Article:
S. ETHELBERT, K. (A.D. 794.)
[Cologne and Lubeck Martyrology of 1490. Greven in his additions to Usuardus. Anglican Martyrologies, and the Bollandists. Authorities : Mention in the Saxon Chronicle, the Chronicle of John of Brompton, Matthew of Westminster, Florence of Worcester, William of Malmesbury, &c.]
Ethelbert was the son and successor of Ethelred, king of the East Angles. He came to the throne very young, at the time that the powerful Offa was king of the Mercians. Offa was in many things a good and just ruler, but he was guilty of a signal act of treachery to Ethelbert, prompted thereto by his wife Quendritha (Wendreda). The young prince, disregarding the forebodings of his mother, came to the court of Offa at Sutton Wallis, in Herefordshire, to seek the hand of his beautiful and pious daughter Alfreda. Offa received him with great respect and hospitality. But the queen, Quendritha, was full of ambitious schemes, and she said to the king, “Behold, God has this day given your enemy into your hands, whose kingdom you have so long and daily coveted ; now destroy him secretly, and his kingdom will be yours and for your heirs for ever.” The king hesitated. It was the old storyof Jezebel and Ahab coveting Naboth’s vineyard over again.
How it ended is not clear. The Saxon Chronicle says that Ethelbert’s head was struck off, but Matthew of Westminster tells another tale, on what authority is doubtful. He says that the queen placed a richly adorned chair in the bedroom of the young king over a trap door in the floor, and on the chair placed silk cushions. The young man, on reaching his room after a banquet, flung himself into the chair, when the trap gave way, and he was precipitated into a vault where some of the servants of the queen were stationed, and they suffocated him with the silk cushions.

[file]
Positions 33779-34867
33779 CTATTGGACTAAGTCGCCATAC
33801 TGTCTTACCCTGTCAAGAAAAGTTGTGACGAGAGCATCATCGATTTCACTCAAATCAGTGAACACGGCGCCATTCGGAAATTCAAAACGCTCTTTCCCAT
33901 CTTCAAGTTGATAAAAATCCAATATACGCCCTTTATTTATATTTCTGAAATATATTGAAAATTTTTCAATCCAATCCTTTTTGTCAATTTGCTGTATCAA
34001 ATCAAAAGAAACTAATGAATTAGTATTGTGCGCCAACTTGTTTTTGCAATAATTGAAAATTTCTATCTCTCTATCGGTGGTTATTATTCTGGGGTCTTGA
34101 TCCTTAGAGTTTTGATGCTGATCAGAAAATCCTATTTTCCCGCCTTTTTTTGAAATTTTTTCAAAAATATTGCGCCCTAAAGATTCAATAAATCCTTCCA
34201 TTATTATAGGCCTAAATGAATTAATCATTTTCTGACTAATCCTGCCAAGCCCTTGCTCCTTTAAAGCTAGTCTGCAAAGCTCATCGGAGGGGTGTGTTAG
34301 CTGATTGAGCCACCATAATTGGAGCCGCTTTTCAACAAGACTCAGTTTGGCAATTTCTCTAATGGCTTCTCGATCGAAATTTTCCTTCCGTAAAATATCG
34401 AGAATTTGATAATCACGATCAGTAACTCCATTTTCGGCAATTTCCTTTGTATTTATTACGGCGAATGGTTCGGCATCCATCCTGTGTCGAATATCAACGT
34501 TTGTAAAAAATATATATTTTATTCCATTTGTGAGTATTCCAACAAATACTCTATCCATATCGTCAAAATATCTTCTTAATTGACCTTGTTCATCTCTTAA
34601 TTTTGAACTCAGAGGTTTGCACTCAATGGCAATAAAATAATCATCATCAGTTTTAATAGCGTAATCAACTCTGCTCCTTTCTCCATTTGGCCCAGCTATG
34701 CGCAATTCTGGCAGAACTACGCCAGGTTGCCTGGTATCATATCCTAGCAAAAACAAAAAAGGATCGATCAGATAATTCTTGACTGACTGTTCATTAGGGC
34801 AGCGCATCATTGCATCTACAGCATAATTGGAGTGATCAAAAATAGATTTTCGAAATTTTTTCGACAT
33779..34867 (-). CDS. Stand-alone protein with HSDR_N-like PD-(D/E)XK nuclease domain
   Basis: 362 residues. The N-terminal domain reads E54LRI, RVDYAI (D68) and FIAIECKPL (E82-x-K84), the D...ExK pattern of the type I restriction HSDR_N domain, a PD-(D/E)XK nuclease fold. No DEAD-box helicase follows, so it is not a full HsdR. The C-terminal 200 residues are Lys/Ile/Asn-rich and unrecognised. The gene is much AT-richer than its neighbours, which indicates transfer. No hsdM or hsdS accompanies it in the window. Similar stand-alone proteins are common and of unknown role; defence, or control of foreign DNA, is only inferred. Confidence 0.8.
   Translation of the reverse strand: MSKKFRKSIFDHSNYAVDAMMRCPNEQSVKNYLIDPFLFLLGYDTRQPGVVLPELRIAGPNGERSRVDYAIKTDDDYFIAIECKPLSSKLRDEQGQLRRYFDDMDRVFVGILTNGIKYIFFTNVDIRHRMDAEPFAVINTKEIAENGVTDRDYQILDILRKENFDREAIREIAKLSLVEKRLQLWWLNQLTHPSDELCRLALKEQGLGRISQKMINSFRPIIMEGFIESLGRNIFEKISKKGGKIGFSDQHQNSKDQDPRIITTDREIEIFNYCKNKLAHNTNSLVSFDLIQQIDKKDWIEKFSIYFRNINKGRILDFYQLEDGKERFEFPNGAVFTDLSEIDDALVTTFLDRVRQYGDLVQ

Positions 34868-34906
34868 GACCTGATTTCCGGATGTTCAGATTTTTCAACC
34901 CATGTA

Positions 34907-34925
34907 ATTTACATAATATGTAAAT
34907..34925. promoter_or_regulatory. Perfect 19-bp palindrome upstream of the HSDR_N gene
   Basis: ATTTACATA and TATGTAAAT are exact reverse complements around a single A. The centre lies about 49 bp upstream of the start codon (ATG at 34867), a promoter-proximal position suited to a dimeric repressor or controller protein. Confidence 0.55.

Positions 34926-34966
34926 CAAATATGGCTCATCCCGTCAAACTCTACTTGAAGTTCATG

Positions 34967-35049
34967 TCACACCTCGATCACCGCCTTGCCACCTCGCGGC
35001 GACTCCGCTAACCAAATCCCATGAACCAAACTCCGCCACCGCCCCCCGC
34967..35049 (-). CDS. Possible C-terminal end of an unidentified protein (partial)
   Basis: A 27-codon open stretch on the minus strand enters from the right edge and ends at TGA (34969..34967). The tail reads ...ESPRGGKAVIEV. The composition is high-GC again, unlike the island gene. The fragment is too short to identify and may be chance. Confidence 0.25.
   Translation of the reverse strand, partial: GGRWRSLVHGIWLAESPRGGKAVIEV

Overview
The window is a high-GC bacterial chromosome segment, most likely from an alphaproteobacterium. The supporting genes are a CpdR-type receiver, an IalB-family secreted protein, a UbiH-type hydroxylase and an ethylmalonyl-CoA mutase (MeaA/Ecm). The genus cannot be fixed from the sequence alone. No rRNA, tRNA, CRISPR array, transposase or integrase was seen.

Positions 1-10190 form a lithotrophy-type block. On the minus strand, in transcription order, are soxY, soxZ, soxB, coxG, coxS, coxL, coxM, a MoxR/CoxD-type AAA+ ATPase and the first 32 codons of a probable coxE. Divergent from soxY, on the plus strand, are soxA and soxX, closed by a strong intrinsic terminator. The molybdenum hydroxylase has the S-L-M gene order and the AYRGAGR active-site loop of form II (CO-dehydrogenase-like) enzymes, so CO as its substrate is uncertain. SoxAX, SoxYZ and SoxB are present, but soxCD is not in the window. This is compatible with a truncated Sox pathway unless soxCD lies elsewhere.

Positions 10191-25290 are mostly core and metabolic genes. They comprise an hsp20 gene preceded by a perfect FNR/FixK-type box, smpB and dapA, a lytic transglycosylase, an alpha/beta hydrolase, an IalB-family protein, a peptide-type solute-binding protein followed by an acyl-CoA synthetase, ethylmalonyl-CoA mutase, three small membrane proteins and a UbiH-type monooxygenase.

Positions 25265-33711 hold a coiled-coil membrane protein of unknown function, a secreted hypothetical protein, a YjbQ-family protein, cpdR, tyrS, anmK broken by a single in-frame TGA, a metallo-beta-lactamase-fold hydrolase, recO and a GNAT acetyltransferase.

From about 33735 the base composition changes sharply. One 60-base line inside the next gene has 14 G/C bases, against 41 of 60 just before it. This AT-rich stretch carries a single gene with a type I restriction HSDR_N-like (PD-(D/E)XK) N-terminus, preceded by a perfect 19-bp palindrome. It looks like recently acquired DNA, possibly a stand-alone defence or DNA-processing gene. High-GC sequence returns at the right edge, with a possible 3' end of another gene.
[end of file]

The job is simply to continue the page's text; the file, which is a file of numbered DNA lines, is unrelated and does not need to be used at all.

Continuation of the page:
It can hardly be doubted that Offa was privy to the commission of the murder. He certainly lost no time in taking advantage of it, for he sent troops into East Anglia and annexed it at once to his own possessions. Then, as usual, he built churches and monasteries to atone for his wickedness, especially Hereford Cathedral, which was dedicated to S. Ethelbert, and where he was buried. Some say that he went a pilgrimage to Rome ; at any rate he gave much to churches at Rome, and especially to the English school there. Alfreda, abhorring the crime that had been committed by her parents, retired to Croyland, where she spent forty years in seclusion, and died in the odour of sanctity.
John Caldwell. ‘St Ethelbert, King and Martyr: his cult and office in the West of England’ Plainsong and Medieval Music (2001), 10:1:39-46 Cambridge University Press. The abstract says ‘The music for the Office of St Ethelbert, king and martyr, survives uniquely in the thirteenth-century Hereford Noted Breviary. While some of the chants are contrafacta, others appear to be unique to this office and even in some cases to be influenced by the content of their texts, which are based on the vita of the sainted king by Gerald of Wales. The form in which the office was performed depended on its position in relation to the Easter Cycle (the feast fell on 20 May), and this in turn raises issues for the editing of such offices in modern times.